TitleALGAL RECRUITMENT AND THE MAINTENANCE OF A PLANT MOSAIC IN THE LOW INTERTIDAL REGION ON THE OREGON COAST
Publication TypeJournal Article
Year of Publication1993
AuthorsMenge, B, Farrell, TM, Olson, AM, Vantamelen, P, Turner, T
JournalJournal of Experimental Marine Biology and Ecology
Volume170
Pagination91-116
Type of ArticleJournal Article
ISSN0022-0981
Abstract

The role of recruitment of turf-forming algae in maintaining a low rocky intertidal plant mosaic on the central Oregon coast was investigated. Monthly samples suggested that spore release by one of the most abundant turf-forming red algae at wave-exposed sites (Constantinea simplex Setchell) occurred only in spring. In contrast, spore release by the two most abundant wave-sheltered red algae [Odonthalia floccosa (Esper) Falkenberg, Neorhodomela larix (Turner) Masuda] occurred at all times but winter. At wave-exposed sites, the turf-dominant colonized clearances frequently. At wave-sheltered sites, one dominant colonized frequently and the other turf-dominant colonized clearances infrequently. Experiments evaluated the rates of recruitment of these algae to manually cleared plots with respect to distance and direction from spore source, species of colonist, presence or absence of early colonists, wave turbulence (wave-exposed or wave-sheltered), and location. We also tested the effect of grazing at wave-exposed but not at wave-sheltered sites (where grazers were scarce). At one wave-exposed site, but not the other, recruitment of Constantinea within 1 x 2 m cleared areas responded differently to distance depending on its direction from the propagule source. Significant variation also occurred between clearances and sites. The effects of preemptive competition and grazing were not significant. At wave-protected sites, recruitment of Odonthalia but not Neorhodomela varied significantly with several factors. These included presence of early colonists, blocks (one site only), and sites. However, no variation in recruitment of either species occurred with respect to direction or distance from propagule source. Compared to Odonthalia, recruitment of Neorhodomela was extremely low suggesting that the high abundance of the latter depends on vegetative growth and long persistence. We conclude that recruitment processes can contribute to the maintenance of a high diversity mosaic at wave-exposed sites, but are of minor importance at wave-sheltered sites.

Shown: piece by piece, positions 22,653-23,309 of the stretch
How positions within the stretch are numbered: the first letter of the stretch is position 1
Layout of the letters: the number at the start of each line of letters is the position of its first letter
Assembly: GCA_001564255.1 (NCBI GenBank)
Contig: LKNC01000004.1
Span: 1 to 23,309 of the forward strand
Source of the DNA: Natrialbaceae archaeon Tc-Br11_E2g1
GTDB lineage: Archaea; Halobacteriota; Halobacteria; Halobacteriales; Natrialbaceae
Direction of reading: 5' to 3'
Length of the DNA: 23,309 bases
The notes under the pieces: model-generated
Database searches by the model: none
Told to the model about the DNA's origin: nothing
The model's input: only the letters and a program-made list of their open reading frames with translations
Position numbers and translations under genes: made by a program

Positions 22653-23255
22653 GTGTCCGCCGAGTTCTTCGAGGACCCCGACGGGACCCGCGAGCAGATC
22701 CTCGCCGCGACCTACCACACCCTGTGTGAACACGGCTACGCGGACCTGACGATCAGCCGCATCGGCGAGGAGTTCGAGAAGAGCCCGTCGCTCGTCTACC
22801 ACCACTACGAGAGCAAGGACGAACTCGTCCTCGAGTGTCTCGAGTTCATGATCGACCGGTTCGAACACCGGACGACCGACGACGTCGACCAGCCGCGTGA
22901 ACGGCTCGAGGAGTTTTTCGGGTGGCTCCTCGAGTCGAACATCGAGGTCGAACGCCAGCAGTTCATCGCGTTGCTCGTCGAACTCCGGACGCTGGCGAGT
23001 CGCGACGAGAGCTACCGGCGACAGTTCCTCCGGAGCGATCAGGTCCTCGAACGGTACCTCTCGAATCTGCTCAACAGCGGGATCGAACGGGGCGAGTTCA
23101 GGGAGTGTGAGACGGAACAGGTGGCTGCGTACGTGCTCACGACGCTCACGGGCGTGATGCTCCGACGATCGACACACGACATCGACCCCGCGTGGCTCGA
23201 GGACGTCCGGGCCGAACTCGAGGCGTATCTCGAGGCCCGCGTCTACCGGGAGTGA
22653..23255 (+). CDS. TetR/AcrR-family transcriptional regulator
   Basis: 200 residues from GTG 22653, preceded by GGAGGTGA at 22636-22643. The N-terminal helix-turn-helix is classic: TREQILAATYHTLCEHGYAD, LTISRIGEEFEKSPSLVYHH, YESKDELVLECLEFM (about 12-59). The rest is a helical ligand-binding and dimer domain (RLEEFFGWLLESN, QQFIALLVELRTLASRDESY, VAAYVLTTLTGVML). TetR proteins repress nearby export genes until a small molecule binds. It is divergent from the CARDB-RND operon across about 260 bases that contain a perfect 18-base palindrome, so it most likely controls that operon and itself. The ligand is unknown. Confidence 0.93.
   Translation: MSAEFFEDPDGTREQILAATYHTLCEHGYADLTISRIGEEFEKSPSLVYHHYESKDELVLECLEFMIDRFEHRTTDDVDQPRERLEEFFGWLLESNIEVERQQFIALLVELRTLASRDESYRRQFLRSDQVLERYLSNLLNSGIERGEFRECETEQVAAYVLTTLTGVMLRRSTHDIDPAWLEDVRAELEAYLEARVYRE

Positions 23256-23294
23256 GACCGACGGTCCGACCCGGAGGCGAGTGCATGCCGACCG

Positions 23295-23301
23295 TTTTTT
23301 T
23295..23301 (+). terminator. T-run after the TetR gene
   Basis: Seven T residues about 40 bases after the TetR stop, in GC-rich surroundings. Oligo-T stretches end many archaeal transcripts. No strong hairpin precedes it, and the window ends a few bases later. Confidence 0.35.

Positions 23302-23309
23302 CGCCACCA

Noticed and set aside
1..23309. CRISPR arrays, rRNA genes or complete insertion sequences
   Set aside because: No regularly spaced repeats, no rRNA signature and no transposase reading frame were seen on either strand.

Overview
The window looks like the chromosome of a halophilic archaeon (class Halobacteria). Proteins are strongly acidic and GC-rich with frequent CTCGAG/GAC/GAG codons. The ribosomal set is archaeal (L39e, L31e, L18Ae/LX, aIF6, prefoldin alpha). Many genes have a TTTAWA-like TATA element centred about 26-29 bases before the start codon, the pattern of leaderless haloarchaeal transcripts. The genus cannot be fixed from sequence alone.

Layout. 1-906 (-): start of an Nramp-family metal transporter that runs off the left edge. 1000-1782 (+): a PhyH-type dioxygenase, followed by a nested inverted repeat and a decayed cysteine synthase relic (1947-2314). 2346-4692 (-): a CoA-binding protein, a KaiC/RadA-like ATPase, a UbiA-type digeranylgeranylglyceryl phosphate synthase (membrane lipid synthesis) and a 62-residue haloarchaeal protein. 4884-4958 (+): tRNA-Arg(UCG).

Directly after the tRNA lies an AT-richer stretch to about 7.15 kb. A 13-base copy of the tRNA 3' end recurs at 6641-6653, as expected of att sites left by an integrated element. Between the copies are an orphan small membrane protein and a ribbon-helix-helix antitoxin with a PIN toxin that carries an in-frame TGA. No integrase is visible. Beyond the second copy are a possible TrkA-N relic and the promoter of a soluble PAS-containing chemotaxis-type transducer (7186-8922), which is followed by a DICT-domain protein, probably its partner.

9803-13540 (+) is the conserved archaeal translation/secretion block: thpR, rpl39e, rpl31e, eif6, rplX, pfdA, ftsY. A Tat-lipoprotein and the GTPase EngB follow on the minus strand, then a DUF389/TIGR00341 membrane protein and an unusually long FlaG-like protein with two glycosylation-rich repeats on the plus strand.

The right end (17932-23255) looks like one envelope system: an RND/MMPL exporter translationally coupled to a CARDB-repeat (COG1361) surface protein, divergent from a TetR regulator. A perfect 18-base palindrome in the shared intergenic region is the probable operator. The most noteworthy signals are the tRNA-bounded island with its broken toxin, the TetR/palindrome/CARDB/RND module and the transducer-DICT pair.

URL<Go to ISI>://WOS:A1993LR45600007
DOI10.1016/0022-0981(93)90131-7